BGRT offices, Bengaluru, accept an unusual challenge from Collaborative Architecture
Collaborative Architecture persuade the client, creating a highly dynamic office space and upholding its LEED Platinum certification
Client: Bearys Group
Architect: Collaborative Architecture
Size: 1,115 sq m
Cost: Not disclosed
Duration: Eight months
Words by Emily Martin
Images by Lalita Tharani + Manish Gala
Collaborative Architecture, a Mumbai and Beijing-based practice, has delivered a 'multifunctional public space' for Bearys Global Research Triangle's (BGRT) offices in Bengaluru (Bangalore), the third biggest city in India. The practice was given a complex brief to transform the office lobby space to include a variety of 'zones', including one for relaxing, waiting and transition, in addition to providing a space for private meetings. The result is a highly dynamic space, which reflects the geometry of the structural system, earning the project name 'Reflected Topography'.
Firstly examining key issues, including identifying what makes a 'typical' office lobby, Collaborative Architecture explored whether a reception space can trigger meaningful social interactions. Other key issues tackled by the practice included corporate identity within the design scheme and those around strategies for creating a successful public space design in a highly secured and controlled business campus.
Architectural lighting stems from a central column clad in Corian
Further challenges faced by the practice included a requirement to meet a sustainability agenda, to integrate with the building's existing LEED Platinum certification. The practice says that while it is sensitive to the energy footprint left by all its projects, the BGRT project 'pushed the boundaries of innovation, which set a bench mark for an out-of-the box design and sustainability agenda.
'The design had to conform to the guidelines of highest LEED standards and to do little intervention as possible with in the space,' say Lalita Tharani and Mujib Ahmed, principal architects at Collaborative Architecture. 'Most of the structural shell is kept as it was, without any forced finishes; the selection of specifications have been stringent and followed the norms of LEED certified products.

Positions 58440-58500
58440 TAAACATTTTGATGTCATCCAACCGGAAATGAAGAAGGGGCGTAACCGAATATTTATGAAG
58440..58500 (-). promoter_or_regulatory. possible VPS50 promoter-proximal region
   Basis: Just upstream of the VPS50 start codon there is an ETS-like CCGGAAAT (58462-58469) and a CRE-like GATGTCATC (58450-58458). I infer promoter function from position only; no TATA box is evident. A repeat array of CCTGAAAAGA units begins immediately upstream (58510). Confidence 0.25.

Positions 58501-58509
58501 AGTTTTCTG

Base lighting provides a key design feature
The lobby is dominated by a central column that supports a waffle-slab system, and is the axis for spatial orientation with the design scheme. But it is the architectural lighting that plays the lead role in the overall architectural identity, which stems from the central column as foliage into the lobby space. The column is clad with Corian panels that include special details to allow access for maintenance and service.
The waffle-slab system is left exposed to highlight the structural clarity of the space - one of the earliest design decisions made by the practice, which it says has paid dividends.
Seating won the 'siesta challenge' to stay in the design
'This is the most dominant part of the entire space and became the springboard for the entire design direction,' say Tharani and Ahmed. 'Leaving it untouched earned the project enough LEED points as well as adding a surreal quality of techno-sophistication to the project. The coffers, along with fabric lights, helped a great deal in having excellent acoustic quality for the space.'
The practice also designed cluster-seating to feature in the lobby to trigger social interactions and to create an 'undulating topography of contoured volume at eye level', which complement the ceiling's undulating pattern. Strip lights highlight the base of the sofa clusters to create a dynamic pattern, and is an integral part of the overall design.
Collaborative Architecture says the seating plays the most unusual element in the scheme. Its geometric form makes it appear to be uncomfortable, and to start off with the client was unwilling to accept it. 'The studio had invested a lot of time in the ergonomic research to make the cluster seating a real experience, other than its obvious advantage over conventional seating for social bonding and better interactions,' Tharani and Ahmed explain. But the practice put an unconventional challenge to the client: 'If the client could complete his siesta on the prototype, we could go ahead as it had been originally designed.
The sofa won the challenge!' Cantilevered meeting rooms were added to the existing mezzanine slab for those requiring use of a more private area, but the practice has succeeded in challenging the idea of a conventional lobby space and transforming it to a highly usable area.